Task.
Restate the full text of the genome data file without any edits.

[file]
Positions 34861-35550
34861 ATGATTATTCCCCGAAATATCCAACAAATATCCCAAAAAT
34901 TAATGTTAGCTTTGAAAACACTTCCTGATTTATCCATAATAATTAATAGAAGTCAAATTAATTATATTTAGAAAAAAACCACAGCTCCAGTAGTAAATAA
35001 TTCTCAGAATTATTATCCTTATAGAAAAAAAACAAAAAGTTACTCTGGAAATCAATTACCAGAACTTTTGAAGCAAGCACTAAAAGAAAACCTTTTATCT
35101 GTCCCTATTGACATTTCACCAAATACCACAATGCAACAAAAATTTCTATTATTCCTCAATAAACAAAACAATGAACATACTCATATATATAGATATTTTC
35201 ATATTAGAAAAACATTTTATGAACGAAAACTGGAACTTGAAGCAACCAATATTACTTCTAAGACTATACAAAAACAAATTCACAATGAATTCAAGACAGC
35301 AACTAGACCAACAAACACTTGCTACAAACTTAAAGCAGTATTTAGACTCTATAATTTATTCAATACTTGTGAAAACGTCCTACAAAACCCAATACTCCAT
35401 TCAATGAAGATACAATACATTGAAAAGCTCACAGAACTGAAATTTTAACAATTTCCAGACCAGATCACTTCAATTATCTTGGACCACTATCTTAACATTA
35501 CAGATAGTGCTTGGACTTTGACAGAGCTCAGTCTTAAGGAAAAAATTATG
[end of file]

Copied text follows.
Positions 34861-35550
34861 ATGATTATTCCCCGAAATATCCAACAAATATCCCAAAAAT
34901 TAATGTTAGCTTTGAAAACACTTCCTGATTTATCCATAATAATTAATAGAAGTCAAATTAATTATATTTAGAAAAAAACCACAGCTCCAGTAGTAAATAA
35001 TTCTCAGAATTATTATCCTTATAGAAAAAAAACAAAAAGTTACTCTGGAAATCAATTACCAGAACTTTTGAAGCAAGCACTAAAAGAAAACCTTTTATCT
35101 GTCCCTATTGACATTTCACCAAATACCACAATGCAACAAAAATTTCTATTATTCCTCAATAAACAAAACAATGAACATACTCATATATATAGATATTTTC
35201 ATATTAGAAAAACATTTTATGAACGAAAACTGGAACTTGAAGCAACCAATATTACTTCTAAGACTATACAAAAACAAATTCACAATGAATTCAAGACAGC
35301 AACTAGACCAACAAACACTTGCTACAAACTTAAAGCAGTATTTAGACTCTATAATTTATTCAATACTTGTGAAAACGTCCTACAAAACCCAATACTCCAT
35401 TCAATGAAGATACAATACATTGAAAAGCTCACAGAACTGAAATTTTAACAATTTCCAGACCAGATCACTTCAATTATCTTGGACCACTATCTTAACATTA
35501 CAGATAGTGCTTGGACTTTGACAGAGCTCAGTCTTAAGGAAAAAATTATG